By Gerald Walsh ©
Across Canada, there are laws that protect you from discriminatory hiring practices.
When hiring, employers cannot discriminate based on age, race, colour, religion, creed, sex, sexual orientation, physical or mental disability, ethic, national, or aboriginal origin, family or marital status, irrational fear of contracting an illness, source of income, association with protected groups or individuals, and political affiliation.
Unless it is specifically related to your ability to do the job, employers cannot ask questions about any of these topics.
Sometimes employers get confused and ask illegal questions unintentionally. For example, let’s say a job requires that someone be able to work overtime, on short notice, and travel frequently overnight.
Some may make the assumption that having children – particularly young children – might prevent a person from working these extra hours and ask, “Do you have children?” That’s an illegal question.
However, if the question is re-stated to: “This job requires overtime on short notice and frequent overnight travel. Does this work for you?”, then the question is fine because that’s a job requirement.
Similarly, if you walk with a limp or with the aid of a cane due to a physical disability, the employer is not permitted to ask about your disability.
If however the job requires a certain level of physical work, the employer should ask every candidate the same question, like “This job requires that you be able to lift 50 pound packages and place them on shelves in the warehouse. Are you able to do this?” That question is fine.
Questions about age is another touchy area.
Some employers, particularly when hiring for senior positions, hope the person will stay in the job for ten years or more. If they believe that most people plan to retire in their mid-sixties, they might be reluctant to hire someone older than 55 years old.
This sometimes causes them to ask illegal questions like: “How old are you?”, “What year where you born?”, “When did you go to high school?”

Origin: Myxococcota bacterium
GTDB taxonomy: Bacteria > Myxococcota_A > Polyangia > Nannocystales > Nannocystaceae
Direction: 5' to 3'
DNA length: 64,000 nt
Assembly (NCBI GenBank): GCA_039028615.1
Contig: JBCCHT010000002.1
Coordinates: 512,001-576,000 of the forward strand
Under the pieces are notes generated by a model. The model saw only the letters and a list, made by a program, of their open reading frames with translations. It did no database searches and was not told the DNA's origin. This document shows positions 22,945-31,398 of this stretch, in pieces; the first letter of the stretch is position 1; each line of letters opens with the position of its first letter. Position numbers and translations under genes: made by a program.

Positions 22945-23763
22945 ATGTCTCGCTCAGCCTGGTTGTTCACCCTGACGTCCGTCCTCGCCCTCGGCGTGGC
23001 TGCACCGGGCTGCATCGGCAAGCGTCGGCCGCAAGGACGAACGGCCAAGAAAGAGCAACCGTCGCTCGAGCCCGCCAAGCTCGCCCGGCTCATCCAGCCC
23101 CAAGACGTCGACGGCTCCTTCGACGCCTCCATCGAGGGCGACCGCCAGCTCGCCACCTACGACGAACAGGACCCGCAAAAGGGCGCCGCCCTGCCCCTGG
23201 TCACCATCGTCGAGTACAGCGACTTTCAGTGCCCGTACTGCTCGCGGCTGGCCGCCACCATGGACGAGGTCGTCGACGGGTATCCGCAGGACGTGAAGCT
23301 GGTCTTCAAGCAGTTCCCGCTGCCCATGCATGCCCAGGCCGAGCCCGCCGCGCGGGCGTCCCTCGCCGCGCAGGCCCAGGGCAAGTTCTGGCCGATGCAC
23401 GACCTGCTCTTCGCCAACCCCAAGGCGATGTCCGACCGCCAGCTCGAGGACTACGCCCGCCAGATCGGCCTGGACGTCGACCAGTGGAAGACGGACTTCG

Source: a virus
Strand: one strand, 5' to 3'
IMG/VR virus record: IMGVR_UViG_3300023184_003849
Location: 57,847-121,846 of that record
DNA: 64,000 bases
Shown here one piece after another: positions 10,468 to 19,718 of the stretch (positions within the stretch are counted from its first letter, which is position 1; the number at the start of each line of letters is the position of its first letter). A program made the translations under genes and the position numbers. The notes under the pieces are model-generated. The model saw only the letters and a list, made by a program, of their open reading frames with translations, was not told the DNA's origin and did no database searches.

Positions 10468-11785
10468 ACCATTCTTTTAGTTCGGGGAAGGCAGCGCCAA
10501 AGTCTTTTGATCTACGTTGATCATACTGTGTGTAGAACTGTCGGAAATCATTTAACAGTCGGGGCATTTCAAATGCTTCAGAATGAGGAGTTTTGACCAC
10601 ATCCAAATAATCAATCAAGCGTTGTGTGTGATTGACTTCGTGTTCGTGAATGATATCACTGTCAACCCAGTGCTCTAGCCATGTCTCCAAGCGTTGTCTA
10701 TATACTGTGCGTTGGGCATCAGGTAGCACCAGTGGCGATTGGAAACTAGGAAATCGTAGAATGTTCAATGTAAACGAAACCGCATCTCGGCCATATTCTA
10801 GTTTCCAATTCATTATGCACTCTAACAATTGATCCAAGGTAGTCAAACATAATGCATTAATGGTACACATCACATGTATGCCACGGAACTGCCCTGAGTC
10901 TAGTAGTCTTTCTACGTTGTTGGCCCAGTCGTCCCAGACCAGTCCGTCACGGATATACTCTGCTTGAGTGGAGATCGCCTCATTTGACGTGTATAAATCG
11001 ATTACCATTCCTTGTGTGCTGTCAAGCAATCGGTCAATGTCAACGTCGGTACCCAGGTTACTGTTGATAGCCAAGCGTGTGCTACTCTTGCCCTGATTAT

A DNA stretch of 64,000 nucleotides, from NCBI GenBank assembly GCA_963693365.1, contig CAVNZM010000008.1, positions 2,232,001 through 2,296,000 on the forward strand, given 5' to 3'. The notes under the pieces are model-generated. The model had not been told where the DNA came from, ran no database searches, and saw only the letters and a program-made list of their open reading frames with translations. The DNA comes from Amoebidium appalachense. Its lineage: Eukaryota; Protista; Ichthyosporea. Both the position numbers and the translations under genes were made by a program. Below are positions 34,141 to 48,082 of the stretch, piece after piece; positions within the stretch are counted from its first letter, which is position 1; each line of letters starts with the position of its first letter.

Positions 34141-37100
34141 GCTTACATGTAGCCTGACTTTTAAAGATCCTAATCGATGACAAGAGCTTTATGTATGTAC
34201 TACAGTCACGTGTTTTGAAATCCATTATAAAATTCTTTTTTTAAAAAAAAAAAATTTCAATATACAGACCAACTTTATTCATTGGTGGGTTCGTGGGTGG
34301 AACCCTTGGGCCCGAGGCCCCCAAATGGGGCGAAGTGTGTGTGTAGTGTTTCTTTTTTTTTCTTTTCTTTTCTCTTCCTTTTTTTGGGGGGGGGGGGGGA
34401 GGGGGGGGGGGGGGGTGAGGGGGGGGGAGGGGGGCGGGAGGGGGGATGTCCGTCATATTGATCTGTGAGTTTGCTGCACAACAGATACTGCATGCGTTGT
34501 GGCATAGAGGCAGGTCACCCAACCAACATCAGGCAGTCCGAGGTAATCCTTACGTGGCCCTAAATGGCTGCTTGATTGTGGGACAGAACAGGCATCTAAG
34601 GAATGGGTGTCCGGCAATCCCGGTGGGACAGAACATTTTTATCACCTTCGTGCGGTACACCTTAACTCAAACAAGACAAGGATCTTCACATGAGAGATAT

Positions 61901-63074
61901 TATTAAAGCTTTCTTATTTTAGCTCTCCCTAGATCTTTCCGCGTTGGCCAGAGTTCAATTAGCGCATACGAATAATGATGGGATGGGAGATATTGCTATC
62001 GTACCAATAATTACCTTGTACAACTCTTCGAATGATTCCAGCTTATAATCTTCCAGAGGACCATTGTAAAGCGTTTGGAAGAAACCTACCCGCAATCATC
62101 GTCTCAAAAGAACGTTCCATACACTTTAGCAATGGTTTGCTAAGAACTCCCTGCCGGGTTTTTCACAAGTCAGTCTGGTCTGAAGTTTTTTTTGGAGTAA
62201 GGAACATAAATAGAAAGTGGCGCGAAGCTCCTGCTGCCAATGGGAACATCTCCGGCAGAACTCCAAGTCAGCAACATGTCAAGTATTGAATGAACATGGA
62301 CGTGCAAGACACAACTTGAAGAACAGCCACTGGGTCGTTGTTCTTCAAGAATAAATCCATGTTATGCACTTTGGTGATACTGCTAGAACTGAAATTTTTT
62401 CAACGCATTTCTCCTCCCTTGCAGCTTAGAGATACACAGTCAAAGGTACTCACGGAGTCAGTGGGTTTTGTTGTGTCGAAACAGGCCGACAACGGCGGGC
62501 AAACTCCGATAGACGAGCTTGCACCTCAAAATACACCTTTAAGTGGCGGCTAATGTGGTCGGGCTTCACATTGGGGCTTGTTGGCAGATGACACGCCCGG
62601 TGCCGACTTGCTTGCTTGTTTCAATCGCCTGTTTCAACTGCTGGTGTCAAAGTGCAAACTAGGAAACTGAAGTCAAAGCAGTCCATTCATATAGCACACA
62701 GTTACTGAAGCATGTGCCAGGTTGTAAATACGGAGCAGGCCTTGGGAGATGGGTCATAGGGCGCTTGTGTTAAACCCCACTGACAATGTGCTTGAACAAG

The only time when age is relevant to the job is when the job requires someone to be a certain minimum legal age, such as bartender position. In that instance, it is okay to ask for proof of age as it is a requirement of the job.
How should you respond?
With all these questions – whether it is about age, ability, family, race or religion – a key question for you as a candidate is: how should you respond?
One effective way to deal with this is to ask yourself: Was the question just an unintended gaffe by someone who didn’t know any better? Or was it the result of real bias on the part of the person asking the question?
I know of one woman who, in the course of being interviewed for a job, had tea with the retired founder of the business, a gentleman in his eighties. During their tea, he asked about her family and what ages her children were. While technically the question was illegal, this person took no offense, realizing that the founder was just being friendly and conversational, and she chose to answer.
However, if it feels to you that the question is purposely designed to bias the selection process, then you should ask yourself whether you really want to work for an employer who behaves this way. Are these the types of bosses that you would be proud to tell your friends about?
Alternatively you could ask, “How does that question relate to my ability to do the job?” Or, “How is that relevant to this job?”
By simply asking those questions, most interviewers will realize immediately what they have done and withdraw the question. But the choice of whether or not to answer the question is always yours.
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Gerald Walsh is an executive recruiter, career coach, public speaker and author. During a 25+ year career, he has interviewed more than 15,000 job candidates, completed hundreds of successful searches for a range of organizations and guided many individuals – from young professionals to senior executives – to successful career change. He is the author of “PINNACLE: How to Land the Right Job and Find Fulfillment in Your Career.” You can follow Gerry on Twitter @Gerald_Walsh and LinkedIn.